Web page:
By Ellen Turner Hall
If you are interested in the evolution of Catalan cooking, recognized by many as the best in the world, go and see “Autour de la table”, Catalan cooking from the middle ages to today at the Casa de l’Albera in Argeles.
The exhibition which runs until 25 June, features unusual food-gathering tools like the “foene” – the spiked iron fork for catching eels and popping them into the handsome “fogo” – the fishermen’s onboard cooking stove. Back on land the family table was set with decorative ceramic plates and jugs, as well as the ever-present “porro” glass wine pitcher. All of this is illustrated with the Casa d’Albera’s collection of traditional tools and utensils donated by local families.
Recipes abound. You can learn how to make sage wine, purported to cure toothache, digestive problems and nervous crises. Why haven’t we been told about this miracle concoction before? A video teaches you everything you always wanted to know about the preparation of aioli. For seekers of authentic medieval treats, an ancient recipe for “Chat Rôti” is reproduced from the world’s first printed recipe book ‘Llibre del Coch’ (1520) by a Catalan.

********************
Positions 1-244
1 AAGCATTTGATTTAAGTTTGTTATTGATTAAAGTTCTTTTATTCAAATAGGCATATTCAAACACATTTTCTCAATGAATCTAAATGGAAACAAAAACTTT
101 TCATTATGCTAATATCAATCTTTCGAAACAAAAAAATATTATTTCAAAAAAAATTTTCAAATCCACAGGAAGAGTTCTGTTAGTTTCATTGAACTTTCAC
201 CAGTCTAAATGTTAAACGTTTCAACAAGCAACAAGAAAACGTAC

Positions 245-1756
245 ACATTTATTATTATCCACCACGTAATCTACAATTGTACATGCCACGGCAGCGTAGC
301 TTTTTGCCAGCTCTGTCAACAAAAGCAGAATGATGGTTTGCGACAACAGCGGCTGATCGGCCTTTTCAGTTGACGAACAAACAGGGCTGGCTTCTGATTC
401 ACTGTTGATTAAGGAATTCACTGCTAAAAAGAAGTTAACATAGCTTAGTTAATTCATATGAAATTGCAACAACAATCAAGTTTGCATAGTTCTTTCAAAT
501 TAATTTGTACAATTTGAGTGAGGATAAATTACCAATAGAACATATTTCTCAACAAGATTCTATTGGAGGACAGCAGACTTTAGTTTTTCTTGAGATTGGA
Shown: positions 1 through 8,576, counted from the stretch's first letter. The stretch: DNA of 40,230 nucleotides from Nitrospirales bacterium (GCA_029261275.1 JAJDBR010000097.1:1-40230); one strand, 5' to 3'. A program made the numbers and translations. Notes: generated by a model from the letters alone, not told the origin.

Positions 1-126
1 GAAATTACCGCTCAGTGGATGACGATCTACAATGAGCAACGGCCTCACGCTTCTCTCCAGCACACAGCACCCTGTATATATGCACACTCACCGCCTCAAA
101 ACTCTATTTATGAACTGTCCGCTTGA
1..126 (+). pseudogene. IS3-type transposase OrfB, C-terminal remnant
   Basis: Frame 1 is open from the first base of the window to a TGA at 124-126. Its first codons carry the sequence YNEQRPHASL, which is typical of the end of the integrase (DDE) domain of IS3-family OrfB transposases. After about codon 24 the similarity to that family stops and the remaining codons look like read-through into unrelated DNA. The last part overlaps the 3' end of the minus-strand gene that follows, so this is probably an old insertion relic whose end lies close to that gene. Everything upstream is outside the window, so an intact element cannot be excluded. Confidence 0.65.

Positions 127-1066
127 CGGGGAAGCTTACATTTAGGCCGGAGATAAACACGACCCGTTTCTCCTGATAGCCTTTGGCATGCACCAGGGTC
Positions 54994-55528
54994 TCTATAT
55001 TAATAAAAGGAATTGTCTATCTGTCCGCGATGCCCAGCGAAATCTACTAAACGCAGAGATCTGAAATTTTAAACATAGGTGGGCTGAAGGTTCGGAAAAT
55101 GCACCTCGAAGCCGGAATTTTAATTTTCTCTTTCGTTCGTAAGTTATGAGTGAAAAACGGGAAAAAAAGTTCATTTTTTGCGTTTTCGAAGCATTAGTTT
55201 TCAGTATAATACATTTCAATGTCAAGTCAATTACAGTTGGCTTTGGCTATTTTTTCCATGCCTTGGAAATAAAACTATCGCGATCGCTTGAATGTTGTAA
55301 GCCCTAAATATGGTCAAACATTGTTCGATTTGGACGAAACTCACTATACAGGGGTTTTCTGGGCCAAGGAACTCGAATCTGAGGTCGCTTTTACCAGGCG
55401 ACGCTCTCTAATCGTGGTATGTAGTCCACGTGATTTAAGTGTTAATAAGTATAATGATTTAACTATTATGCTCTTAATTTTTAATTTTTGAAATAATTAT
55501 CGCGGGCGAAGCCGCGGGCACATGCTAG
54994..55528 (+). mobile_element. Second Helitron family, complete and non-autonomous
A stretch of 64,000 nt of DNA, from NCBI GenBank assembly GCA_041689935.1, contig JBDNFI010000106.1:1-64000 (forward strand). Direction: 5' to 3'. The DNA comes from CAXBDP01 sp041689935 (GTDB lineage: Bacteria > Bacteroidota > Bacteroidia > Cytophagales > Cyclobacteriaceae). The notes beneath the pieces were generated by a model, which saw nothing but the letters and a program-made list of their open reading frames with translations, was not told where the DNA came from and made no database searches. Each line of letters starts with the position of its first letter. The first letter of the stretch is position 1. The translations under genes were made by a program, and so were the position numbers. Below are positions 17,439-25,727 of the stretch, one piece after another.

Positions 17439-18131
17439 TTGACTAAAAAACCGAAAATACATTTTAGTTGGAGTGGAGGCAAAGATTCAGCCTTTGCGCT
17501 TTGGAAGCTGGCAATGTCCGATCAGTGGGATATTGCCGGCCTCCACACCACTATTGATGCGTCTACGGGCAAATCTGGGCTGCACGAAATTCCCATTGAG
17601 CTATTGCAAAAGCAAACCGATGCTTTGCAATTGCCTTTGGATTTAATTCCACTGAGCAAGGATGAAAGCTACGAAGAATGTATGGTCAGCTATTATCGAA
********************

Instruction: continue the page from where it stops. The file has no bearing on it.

The permanent collection on the second floor, presents the Alberes Mountains in all their diversity. From maritime activities to migration, to rocks, architecture and fortifications, local life is celebrated in pictures and videos with information in English as well as French and Catalan. Did you know that the “fagina” is a cattle breed, specific to the beech forests (“fageda”) of the Alberes, that plays an important role in fire prevention by eating undergrowth?
Make your way up to the top floor to take in the panorama of the Alberes plunging from the Pyrenees into the Mediterranean Sea. The range derives its name from the fact that they look eastward towards the dawn, “alba” in Catalan.
For opening times and further info: 04.68.81.42.74 or email@example.com